Kimchi – just more than cabbage

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Kimchi is pretty much synonymous with Korean cuisine. You can not avoid it at Korean restaurants and probably heard the word uttered a few time if you have Korean friends. You may even have complained about its smell. If you do not know what kimchi is, then a quick explanation.

Kimchi is a Korean dish that uses fermented and salted vegetable and flavored by spices, usually Korean chili flakes called gochugaru. It is by far the most popular banchan or side dish that is served. Now most people are familiar with napa cabbage as the vegetable portion, but this post will go in to other vegetables. Surprise, Koreans are versatile and can go beyond the napa cabbage. Most are familiar with this variety because they are most commonly served in Korean restaurants as a side dish. Also, most grocery markets, if they carry it, tend to sell the napa type by vast majority.

So let’s go through what else is out there. I hope you can use this as a cheat sheet to ask for new side dishes when you are at a Korean restaurant and proudly give suggestions if they do not offer it.


This one you may have heard. This is probably the second most well known. Kkakdugi uses Korean radish called mu. The radish are cut in to cubes and uses the same chili pepper. The radish has a crisp sweet taste. Because of the solid crunch, it usually is a great side dish with any soup or broth Korean dish such as seolleongtang, which is a milky-white soup made from ox bones and brisket.


Sticking with the radish theme, this one uses ponytail radish. This variety is small white radish with long leafy stems. They are firmer and crunchier than the larger variety. They also use the same Korean chili pepper. The combination of the crunchy radish and the soft chewy stem give it a unique taste. Like the kkakdugi brethren, this one is also best served with a soupy entree. Chonggak kimchi tastes best when it is well-fermented since the radish can be spicy and bitter before fermentation.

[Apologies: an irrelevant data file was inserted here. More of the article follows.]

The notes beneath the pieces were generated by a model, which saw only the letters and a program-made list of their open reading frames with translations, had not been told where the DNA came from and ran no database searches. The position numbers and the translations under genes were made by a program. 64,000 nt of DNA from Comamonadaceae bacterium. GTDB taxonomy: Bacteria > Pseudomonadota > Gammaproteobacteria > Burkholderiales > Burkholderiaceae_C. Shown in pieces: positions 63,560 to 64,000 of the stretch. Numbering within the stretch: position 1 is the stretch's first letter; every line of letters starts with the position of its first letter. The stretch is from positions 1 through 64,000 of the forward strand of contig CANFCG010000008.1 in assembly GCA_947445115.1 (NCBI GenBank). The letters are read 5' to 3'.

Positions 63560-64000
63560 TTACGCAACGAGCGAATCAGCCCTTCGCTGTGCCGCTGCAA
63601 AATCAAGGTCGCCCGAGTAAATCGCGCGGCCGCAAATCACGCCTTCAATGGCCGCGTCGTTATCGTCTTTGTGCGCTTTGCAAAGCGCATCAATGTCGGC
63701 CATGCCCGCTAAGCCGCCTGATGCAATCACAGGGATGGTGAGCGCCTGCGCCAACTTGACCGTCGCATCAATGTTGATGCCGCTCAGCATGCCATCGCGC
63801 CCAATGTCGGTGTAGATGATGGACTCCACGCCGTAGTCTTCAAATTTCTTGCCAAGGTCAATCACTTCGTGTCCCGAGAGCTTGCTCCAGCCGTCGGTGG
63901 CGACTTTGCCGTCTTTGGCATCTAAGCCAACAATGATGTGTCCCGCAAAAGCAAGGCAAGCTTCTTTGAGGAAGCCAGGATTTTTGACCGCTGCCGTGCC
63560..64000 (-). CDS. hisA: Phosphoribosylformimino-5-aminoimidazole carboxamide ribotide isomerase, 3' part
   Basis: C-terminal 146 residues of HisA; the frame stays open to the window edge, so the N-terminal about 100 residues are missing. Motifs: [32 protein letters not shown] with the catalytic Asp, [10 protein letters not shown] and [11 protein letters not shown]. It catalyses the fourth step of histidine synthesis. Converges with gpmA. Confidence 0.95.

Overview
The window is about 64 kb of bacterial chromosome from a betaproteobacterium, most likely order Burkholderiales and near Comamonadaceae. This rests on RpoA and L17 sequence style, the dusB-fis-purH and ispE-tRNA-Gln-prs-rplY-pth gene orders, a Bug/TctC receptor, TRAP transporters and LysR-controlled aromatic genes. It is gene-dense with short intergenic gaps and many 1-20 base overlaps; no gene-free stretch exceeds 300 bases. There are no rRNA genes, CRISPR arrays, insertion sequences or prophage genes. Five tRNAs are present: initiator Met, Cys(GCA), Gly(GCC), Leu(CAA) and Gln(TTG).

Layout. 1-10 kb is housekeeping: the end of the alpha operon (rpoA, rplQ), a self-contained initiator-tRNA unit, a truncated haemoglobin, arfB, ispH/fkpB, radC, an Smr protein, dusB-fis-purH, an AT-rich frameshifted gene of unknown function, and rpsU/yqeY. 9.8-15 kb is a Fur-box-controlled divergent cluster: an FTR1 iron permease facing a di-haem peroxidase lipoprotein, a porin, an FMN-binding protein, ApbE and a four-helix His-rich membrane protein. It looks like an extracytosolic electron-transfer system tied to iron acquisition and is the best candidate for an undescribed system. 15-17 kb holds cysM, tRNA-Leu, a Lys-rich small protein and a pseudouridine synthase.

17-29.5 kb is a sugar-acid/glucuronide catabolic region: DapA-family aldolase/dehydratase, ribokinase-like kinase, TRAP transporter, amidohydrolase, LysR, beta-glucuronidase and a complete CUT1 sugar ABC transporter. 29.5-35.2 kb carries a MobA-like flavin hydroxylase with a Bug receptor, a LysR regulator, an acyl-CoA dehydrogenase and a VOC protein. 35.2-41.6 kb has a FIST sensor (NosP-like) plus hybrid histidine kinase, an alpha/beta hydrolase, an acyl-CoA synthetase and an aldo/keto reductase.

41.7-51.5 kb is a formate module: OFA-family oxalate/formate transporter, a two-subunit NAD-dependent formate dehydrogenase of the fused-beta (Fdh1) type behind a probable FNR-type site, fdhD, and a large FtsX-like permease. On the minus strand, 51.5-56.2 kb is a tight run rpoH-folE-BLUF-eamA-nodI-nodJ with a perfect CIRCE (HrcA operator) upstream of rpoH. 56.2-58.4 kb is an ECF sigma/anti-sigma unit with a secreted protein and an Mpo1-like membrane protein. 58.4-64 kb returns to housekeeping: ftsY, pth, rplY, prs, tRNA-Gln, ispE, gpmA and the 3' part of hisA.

Nabak kimchi stands out because this one is water type kimchi that’s made with radish and other vegetables. It is made with radish sliced thinly in to squares and mixed in with sliced carrots, green onion, and Chinese cabbage. It is not as spicy as the other kimchi and possibly the most refreshing. This is served usually during the spring time when kimchi made in the fall gets old. Because of the light and refreshing taste, this is a great compliment with grilled and oily food – Korean BBQ is a good idea.


This is also a water kimchi with radish. This kimchi is often prepared in late fall or early winter. Since it is prepared with whole small radishes, the kimchi takes longer than a few weeks to properly ferment. But it is also meant to last for a long time (about three months). So this has been a popular side dish during the winter. Dongchimi tastes light and refreshing. Since it is not spiced with chili pepper, it has a slight bitter taste from the radishes. Dongchimi is a great side dish with Korean BBQ especially the spicy kind to compliment the refreshing and bitter taste of dongchimi.

Oi Sobagi

Now moving on to new type of vegetable, oi sobagi is made with pickled cucumbers. Also known as stuffed cucumber, the cucumbers are sliced in to quarters with one end remaining intact and is usually stuffed with garlic chives, chopped carrots and onions and seasonings. Oi sobagi provides a refreshing taste and crunchiness. Oi sobagi is not meant to be stored for a long time like other traditional kimchi. It is a great side dish with soups and stews but also any traditional meat as the freshness can counteract the oil.


Gat kimich is made with leaf mustard. This kimich is made with spicy kimchi paste and fermented anchovy sauce. The spicy kimchi paste accentuates the bitter and refreshing taste of mustard leaf. This one is a bit different than the other kimchi as the mustard leaves have a sharp and pungent taste mixed with anchovy sauce that gives it a unique flavor. Gat is a great side dish for any occasion.

Baek kimchi

Baek or white kimichi is basically your usual cabbage kimchi without the chili flakes. Because of the lack of spice, this kimchi tastes mild and refreshing. This is a popular option for kids and spice conscious people. Since it lacks the spice, the flavor is derived from the cabbage being submerged in salty, fruity brine. In addition, the kimchi can also be stuffed with nuts, garlic, chives and chestnuts for more flavor. This side dish also goes very well with Korean BBQ. But then again, what doesn’t go well with Korean BBQ!

There you have it readers. Many types of kimchi are out there to continue your adventurous journey. Just remember, this is not a comprehensive list and there are more types out there. So venture out and try and find as many different types as you can.

Check below for full list of my other articles and recipes.

Food Fluency

Categorized as Food

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